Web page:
PENDLETON - In keeping with the national party's goal of competing in elections at every level, the Oregon Democratic Party voted at its quarterly meeting at Wildhorse Resort and Casino last weekend to remind party bosses in the Willamette Valley not to forget about issues important outside urban Oregon.

Oregon Democrats have had success getting their candidates elected - the state Senate, governor's office, a majority of the congressional delegation and one of two U.S. Senate seats are all in the hands of Democrats - but most support comes from urban areas on the Interstate 5 corridor.

Getting the message out to rural and conservative voters in the northeast and southeast reaches of the state is essential to building a grass-roots network, officials agreed.

And that's the goal of the new chairman of the national party, former Vermont governor and presidential candidate Howard Dean, said Kelly Steele, a spokesman for Oregon Democrats.

"We saw in the last cycle a fair amount of activism in areas of the state where Democrats have traditionally not been as competitive," Steele said, noting Pendleton elected a Democratic mayor in 2004, Phil Houk. The mayor's race is officially non-partisan.

A rural caucus will help steer the party's platform toward small-town and rural concerns, Steele said, like economic development, education, national security and the party's No. 1 domestic agenda item: health care.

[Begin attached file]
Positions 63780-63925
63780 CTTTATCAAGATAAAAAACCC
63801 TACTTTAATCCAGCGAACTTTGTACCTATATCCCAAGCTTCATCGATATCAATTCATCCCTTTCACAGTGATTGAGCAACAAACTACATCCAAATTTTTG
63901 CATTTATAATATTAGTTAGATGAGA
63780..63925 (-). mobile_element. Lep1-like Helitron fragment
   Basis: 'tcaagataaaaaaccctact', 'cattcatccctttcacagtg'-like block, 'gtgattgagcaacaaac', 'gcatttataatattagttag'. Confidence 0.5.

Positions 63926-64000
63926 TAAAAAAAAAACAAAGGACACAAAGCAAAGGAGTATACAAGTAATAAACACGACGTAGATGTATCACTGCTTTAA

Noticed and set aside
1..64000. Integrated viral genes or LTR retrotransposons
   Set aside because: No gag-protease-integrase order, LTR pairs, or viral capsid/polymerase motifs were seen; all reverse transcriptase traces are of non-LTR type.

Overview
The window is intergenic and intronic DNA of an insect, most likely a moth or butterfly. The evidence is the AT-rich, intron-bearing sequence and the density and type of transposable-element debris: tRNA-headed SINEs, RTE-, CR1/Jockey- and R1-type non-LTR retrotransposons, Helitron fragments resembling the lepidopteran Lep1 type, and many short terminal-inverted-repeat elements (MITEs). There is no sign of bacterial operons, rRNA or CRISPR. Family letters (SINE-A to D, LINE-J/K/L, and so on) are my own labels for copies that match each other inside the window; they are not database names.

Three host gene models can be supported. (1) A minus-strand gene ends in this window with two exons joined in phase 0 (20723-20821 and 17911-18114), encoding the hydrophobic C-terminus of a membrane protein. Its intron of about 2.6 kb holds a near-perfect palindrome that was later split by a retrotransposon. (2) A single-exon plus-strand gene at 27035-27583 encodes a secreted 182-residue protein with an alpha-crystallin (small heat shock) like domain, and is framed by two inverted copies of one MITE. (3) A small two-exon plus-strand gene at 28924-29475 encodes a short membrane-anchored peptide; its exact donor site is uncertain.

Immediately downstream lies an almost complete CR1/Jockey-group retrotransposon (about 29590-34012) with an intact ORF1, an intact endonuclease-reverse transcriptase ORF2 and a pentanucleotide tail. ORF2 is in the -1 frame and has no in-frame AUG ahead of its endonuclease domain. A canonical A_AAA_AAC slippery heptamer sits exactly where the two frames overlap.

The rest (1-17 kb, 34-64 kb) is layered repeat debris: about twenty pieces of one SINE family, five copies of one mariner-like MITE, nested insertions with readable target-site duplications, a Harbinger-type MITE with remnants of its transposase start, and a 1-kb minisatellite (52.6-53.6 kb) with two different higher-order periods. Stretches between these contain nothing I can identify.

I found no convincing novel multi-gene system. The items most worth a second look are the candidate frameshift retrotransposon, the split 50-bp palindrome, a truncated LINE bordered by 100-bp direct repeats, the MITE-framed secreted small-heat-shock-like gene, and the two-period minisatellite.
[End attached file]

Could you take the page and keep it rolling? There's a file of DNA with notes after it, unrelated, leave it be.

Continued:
The details of the rural caucus will be agreed upon at the state party's next meeting in July, he said. The state party also plans to organize a caucus devoted to veterans and military families.

Eastern Oregon Democrats are thrilled with the prospect, saying the end goal will be to target more money to races in rural areas and ultimately to unseat U.S. Rep. Greg Walden, R-Hood River.

"We really want to compete at every level," said Pat Ackley of Bend, chairwoman of the 2nd Congressional District Democratic Party. Given some time and money, rural Oregonians can be convinced the party is looking out for their interests, she said. But Ackley isn't overly optimistic about taking on Walden yet. The 2nd District covers about two-thirds of the state, and Walden has won easily in past elections.

"It's formidable, no question about it," she said.

Steve Bucknum, Crook County Democratic Chairman, has been the driving force behind the rural caucus. One important function of the caucus will be to steer dollars into local and legislative races, elevating the profile of rural Democrats.

"Some of it is public relations," he said.

Just competing in as many races as possible is good strategy, said Ben Talley, chairman of the Umatilla County Democrats.

"It helps drain off the other party's resources," he said.

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